From the Journals

AAP report aims to educate providers on female genital mutilation/cutting



Although female genital mutilation or cutting (FGM/C) is outlawed in much of the world, it still occurs for cultural reasons despite having no medical benefit, according to a clinical report from the American Academy of Pediatrics.

FGM/C is mainly performed on children and adolescents, but most of the research and teaching to date has addressed the impact of FGM/C on women of childbearing age and management during pregnancy and post partum, wrote Janine Young, MD, of the University of Colorado Denver in Aurora and colleagues. They are members of the AAP section on global health, committee on medical liability and risk management, or the committee on bioethics.

Dr. Janine Young

Published in Pediatrics, the report provides “the first comprehensive summary of FGM/C in children and includes education regarding a standard-of-care approach for examination of external female genitalia at all health supervision examinations, diagnosis, complications, management, treatment, culturally sensitive discussion and counseling approaches, and legal and ethical considerations,” they wrote.

The World Health Organization categorizes FGM/C into four subtypes. “Type I includes cutting of the glans or part of the body of the clitoris and/or prepuce; type II includes excision of the clitoris and labia minora, with or without excision of the labia majora; type III, infibulation, includes cutting and apposing the labia minora and/or majora over the urethral meatus and vaginal opening to significantly narrow it and may include clitoral excision; and type IV includes piercing, scraping, nicking, stretching, or otherwise injuring the external female genitalia without removing any genital tissue and includes practices that do not fall into the other three categories,” the authors wrote. Of these, type III is associated with the greatest long-term morbidity.

Data suggest that the prevalence and type of FGM/C varies by region, with the highest prevalence of type III in East Africa, where 82%-99% of girls reported FGM/C and 34%-79% of these cases involved type III, the authors reported.

Generally, pediatric health care providers in the United States have limited knowledge of FGM/C in the absence of any required courses on diagnosis or treatment for most primary care specialties. However, clinicians should be aware of possible risk factors, including a mother or sibling with a history of FGM/C, or patients with a country of origin, birth country, or travel history to a country where FGM/C is practiced, Dr. Young and associates noted.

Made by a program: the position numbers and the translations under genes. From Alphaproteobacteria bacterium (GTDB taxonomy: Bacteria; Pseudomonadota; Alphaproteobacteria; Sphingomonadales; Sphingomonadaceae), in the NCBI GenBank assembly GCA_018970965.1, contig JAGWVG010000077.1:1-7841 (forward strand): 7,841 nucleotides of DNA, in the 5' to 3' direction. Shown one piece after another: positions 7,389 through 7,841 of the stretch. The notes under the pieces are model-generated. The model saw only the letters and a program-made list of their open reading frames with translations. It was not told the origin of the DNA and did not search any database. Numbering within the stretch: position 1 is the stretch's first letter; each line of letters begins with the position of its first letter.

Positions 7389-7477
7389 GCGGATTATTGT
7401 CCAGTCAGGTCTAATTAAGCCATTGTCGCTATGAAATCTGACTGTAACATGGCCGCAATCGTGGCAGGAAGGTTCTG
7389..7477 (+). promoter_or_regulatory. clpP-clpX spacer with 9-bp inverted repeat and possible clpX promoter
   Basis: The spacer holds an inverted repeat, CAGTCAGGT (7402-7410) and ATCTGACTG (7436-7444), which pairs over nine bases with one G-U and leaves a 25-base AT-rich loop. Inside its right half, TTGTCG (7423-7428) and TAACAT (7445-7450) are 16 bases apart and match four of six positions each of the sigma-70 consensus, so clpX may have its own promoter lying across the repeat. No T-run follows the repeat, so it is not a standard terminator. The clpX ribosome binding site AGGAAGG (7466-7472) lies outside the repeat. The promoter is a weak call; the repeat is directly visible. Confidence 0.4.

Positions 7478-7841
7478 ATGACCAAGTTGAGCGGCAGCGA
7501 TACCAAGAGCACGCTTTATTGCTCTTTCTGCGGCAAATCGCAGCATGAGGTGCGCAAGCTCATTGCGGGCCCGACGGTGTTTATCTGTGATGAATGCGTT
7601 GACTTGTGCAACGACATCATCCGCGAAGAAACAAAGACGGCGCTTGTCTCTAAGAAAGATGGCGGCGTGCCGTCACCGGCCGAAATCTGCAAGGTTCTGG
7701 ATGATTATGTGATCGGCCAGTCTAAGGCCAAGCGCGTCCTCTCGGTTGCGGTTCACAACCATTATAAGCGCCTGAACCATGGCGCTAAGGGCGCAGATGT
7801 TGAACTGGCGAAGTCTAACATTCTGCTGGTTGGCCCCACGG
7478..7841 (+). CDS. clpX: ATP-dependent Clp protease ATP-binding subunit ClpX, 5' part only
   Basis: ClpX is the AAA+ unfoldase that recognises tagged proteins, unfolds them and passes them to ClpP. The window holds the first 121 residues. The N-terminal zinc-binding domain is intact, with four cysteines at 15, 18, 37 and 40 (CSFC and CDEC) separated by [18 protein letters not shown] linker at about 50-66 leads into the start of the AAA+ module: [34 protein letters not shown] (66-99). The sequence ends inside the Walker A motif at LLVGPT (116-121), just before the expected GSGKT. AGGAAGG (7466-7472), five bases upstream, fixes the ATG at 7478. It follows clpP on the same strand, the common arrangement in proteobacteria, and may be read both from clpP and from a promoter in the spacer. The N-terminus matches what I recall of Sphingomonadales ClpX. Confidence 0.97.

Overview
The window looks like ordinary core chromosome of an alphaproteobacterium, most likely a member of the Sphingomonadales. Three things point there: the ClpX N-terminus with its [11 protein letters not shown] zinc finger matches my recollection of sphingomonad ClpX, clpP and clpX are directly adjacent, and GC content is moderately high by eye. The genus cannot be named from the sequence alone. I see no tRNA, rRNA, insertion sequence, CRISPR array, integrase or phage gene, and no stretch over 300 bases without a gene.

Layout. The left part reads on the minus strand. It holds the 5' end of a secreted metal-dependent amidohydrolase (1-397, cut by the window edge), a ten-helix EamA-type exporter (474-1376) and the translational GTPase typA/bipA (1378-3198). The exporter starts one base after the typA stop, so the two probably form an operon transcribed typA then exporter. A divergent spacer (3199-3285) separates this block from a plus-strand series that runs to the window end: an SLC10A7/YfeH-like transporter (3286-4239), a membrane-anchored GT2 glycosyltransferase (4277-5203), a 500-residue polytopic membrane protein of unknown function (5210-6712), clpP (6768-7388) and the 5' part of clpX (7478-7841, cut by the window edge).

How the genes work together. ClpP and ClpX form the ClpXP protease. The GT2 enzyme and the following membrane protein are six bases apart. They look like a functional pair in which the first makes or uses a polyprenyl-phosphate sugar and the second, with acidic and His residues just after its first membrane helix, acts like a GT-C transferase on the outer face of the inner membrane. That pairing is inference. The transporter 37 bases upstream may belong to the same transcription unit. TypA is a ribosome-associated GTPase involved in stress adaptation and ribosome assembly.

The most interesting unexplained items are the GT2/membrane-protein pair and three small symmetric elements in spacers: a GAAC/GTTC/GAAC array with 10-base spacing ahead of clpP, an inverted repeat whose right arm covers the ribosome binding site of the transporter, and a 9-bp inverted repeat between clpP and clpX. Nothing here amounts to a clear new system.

They recommend that an assessment of FGM/C status should be part of routine pediatric care for children with possible risk factors, but acknowledged the challenges in raising the topic and addressing it in a culturally sensitive way. “Experts suggest that health care providers ask the patient or parent the term they use to name female genital cutting” and avoid the term mutilation, which may be offensive or misunderstood.

Many girls who have undergone FGM/C were too young to remember, the authors note. “Instead, it is advisable that the FGM/C clinical history taking include both the girl and parent or guardian once rapport has been established.”

Review potential medical complications if FGM/C is identified, and plans should be made for follow-up visits to monitor development of complications, the authors said. In addition, engage in a culturally sensitive discussion with teenagers, who may or may not have known about their FGM/C. In some cases, parents and caregivers may not have known about the FGM/C, which may be a community practice in some cultures with decisions made by other family members or authority figures.

“It is important for health care providers to assess each patient individually and make no assumptions about her and her parents’ beliefs regarding FGM/C,” Dr. Young and associates emphasized. “Mothers and fathers may or may not hold discordant views about FGM/C, and some clinical experts suggest that mothers who have themselves undergone FGM/C may nonetheless oppose subjecting their daughters to this practice. Instead, treating patients and caregivers with respect, sensitivity, and professionalism will encourage them to return and supports health-seeking behavior.”

The report presents 11 specific recommendations, including that health care providers should not perform any type of FGM/C and actively counsel families against such practices. In addition, children should have external genitalia checked at all health supervision examinations (with the consent of the guardian and/or child), and an assessment for FGM/C should be documented in the health records of patients with risk factors.